Ask anyone who knows me, and they’ll tell you that I’m definitely not a reactionary type. I consider myself to be progressive about most things. But in some regards, I’m an unapologetic originalist. I almost always prefer the first recording of a song to the cover version, the original version of a movie to the remake, authentic ethnic food to an anglicized, family restaurant dish, and charcoal over propane. Knowing that, it should come as no surprise that I’m not entirely sold on the whole theory of progress idea. Looking at the ancient world, one has to wonder whether we’ve really come as far as we like to think we have. Sure, modern medicine with penicillin and vaccinations is great, and it’s tough to imagine life without the Internet anymore even though it’s been around for less than half of my lifetime.
But ask yourself, what does the 21st Century offer to rival the seven wonders of the ancient world?
The American Society of Civil Engineers has a list of modern engineering wonders and, make no mistake, it’s impressive. Yet I can’t escape the nagging feeling that our steel mills, steam-driven excavators, tower cranes, and computer-aided structural analysis constitute cheating on some level.
The question is not whether we could re-master the 3rd Century B.C. technology that built the Colossus of Rhodes the first time around. I’m sure we could. The question is whether we’d have the stomach for it. Could we muster the political and economic fortitude to spend 40 years piling behemoth stones with our backs and our hands until they made a pyramid that would last 5,000 years?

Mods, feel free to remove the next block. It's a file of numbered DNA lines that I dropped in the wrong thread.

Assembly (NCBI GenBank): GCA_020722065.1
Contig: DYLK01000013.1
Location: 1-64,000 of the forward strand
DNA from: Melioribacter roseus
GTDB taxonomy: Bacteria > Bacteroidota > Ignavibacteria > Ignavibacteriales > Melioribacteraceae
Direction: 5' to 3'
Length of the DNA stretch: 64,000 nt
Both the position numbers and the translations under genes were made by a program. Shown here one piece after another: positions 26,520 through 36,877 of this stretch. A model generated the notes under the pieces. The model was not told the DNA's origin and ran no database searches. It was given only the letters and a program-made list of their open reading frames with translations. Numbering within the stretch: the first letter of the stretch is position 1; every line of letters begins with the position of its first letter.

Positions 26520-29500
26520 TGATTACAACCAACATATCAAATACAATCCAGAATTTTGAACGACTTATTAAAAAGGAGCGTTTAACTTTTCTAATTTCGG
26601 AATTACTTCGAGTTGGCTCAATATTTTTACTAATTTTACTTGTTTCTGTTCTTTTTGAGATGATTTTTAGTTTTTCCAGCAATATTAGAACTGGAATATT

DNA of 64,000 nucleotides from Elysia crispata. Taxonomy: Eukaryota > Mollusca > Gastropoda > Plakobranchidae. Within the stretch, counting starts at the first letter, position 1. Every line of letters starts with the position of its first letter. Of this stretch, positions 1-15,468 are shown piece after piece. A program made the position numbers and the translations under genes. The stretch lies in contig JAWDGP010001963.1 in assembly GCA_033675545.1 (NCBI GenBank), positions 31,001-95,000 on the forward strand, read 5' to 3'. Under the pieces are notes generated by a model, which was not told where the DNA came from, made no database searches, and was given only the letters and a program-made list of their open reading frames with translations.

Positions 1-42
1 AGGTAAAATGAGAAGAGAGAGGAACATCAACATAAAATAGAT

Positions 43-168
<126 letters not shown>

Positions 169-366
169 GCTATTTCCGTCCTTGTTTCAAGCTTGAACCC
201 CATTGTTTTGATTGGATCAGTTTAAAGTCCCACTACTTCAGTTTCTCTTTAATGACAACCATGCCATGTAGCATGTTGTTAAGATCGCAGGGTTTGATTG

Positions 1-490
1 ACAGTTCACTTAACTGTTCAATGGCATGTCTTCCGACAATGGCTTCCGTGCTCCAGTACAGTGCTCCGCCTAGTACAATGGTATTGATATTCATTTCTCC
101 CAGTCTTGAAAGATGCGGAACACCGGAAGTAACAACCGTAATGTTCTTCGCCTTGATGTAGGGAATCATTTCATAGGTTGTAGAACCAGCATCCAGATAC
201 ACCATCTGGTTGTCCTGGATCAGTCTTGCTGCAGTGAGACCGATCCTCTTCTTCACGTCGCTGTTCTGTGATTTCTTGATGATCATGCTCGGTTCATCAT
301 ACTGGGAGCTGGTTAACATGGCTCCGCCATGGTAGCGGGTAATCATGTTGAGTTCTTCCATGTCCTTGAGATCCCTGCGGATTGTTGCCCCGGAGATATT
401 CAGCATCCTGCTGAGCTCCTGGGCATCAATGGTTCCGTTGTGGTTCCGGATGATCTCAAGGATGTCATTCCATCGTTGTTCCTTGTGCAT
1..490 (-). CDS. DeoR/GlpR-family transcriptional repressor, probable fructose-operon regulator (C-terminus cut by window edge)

To my mind, at least, the ancient world’s monuments of bronze and stone have a magnificence that can’t be matched by modern constructions of steel and concrete, no matter how high we pile them up. Maybe that’s because a part of me can still imagine gazing at the Temple of Artemis or the Statue of Zeus, with little knowledge of machines beyond the lever and the ramp, and wondering with amazement, “How did they do it?”
We humans are the only creatures on this planet with the drive to build monuments, and that drive seems to be universal among us. Some element in our nature pushes us to make things that are taller, wider, more permanent, and more beautiful than anything has ever been before. Is it because we just can’t get enough of those opposable thumbs? To impress the hairy monkeys with our big brains? To reassure ourselves that we are masters of the universe? Or do we build monuments because we are the only creatures who foresee our own deaths?
One thing is certain. If elves, dwarves, halflings, dragonborn, giants, Klingons, droyne, and badders share that spark of essential humanness, then they, too, will build monuments. With the aid of magic, mutations, and antigravity tech, their marvels might well put ours to shame.
What’s vital in your fictional universe is that the sense of wonder isn’t made humdrum by magic and technology. If the Burj Khalifa seems less impressive to you than the Lighthouse of Alexandria, then you know what I’m talking about.
Monuments inspire awe because of what they convey about the human spirit. They measure the limit of what humans can achieve. If magic or technology reduces the question of what’s possible to a question of return-on-investment, then the impossible task becomes finding a way to stir feelings of true wonder in readers and players.